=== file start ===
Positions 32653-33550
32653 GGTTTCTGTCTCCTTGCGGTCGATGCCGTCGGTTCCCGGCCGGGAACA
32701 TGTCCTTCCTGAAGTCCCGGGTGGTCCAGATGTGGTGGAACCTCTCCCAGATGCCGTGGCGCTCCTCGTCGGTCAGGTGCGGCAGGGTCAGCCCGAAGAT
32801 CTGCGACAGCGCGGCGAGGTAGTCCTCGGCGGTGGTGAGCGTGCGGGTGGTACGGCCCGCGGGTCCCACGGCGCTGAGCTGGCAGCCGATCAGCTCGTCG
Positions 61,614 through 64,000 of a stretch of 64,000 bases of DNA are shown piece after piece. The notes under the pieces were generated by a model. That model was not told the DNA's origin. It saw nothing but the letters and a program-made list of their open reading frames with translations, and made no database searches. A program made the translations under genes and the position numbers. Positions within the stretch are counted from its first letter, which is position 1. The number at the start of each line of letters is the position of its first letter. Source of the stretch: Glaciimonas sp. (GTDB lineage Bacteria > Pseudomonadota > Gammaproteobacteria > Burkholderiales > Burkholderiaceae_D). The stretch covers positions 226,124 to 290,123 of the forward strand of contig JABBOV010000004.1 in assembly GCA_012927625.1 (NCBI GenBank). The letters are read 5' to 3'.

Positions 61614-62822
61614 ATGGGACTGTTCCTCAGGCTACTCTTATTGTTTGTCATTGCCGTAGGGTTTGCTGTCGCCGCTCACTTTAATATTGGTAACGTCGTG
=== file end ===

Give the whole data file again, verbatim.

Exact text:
Positions 32653-33550
32653 GGTTTCTGTCTCCTTGCGGTCGATGCCGTCGGTTCCCGGCCGGGAACA
32701 TGTCCTTCCTGAAGTCCCGGGTGGTCCAGATGTGGTGGAACCTCTCCCAGATGCCGTGGCGCTCCTCGTCGGTCAGGTGCGGCAGGGTCAGCCCGAAGAT
32801 CTGCGACAGCGCGGCGAGGTAGTCCTCGGCGGTGGTGAGCGTGCGGGTGGTACGGCCCGCGGGTCCCACGGCGCTGAGCTGGCAGCCGATCAGCTCGTCG
Positions 61,614 through 64,000 of a stretch of 64,000 bases of DNA are shown piece after piece. The notes under the pieces were generated by a model. That model was not told the DNA's origin. It saw nothing but the letters and a program-made list of their open reading frames with translations, and made no database searches. A program made the translations under genes and the position numbers. Positions within the stretch are counted from its first letter, which is position 1. The number at the start of each line of letters is the position of its first letter. Source of the stretch: Glaciimonas sp. (GTDB lineage Bacteria > Pseudomonadota > Gammaproteobacteria > Burkholderiales > Burkholderiaceae_D). The stretch covers positions 226,124 to 290,123 of the forward strand of contig JABBOV010000004.1 in assembly GCA_012927625.1 (NCBI GenBank). The letters are read 5' to 3'.

Positions 61614-62822
61614 ATGGGACTGTTCCTCAGGCTACTCTTATTGTTTGTCATTGCCGTAGGGTTTGCTGTCGCCGCTCACTTTAATATTGGTAACGTCGTG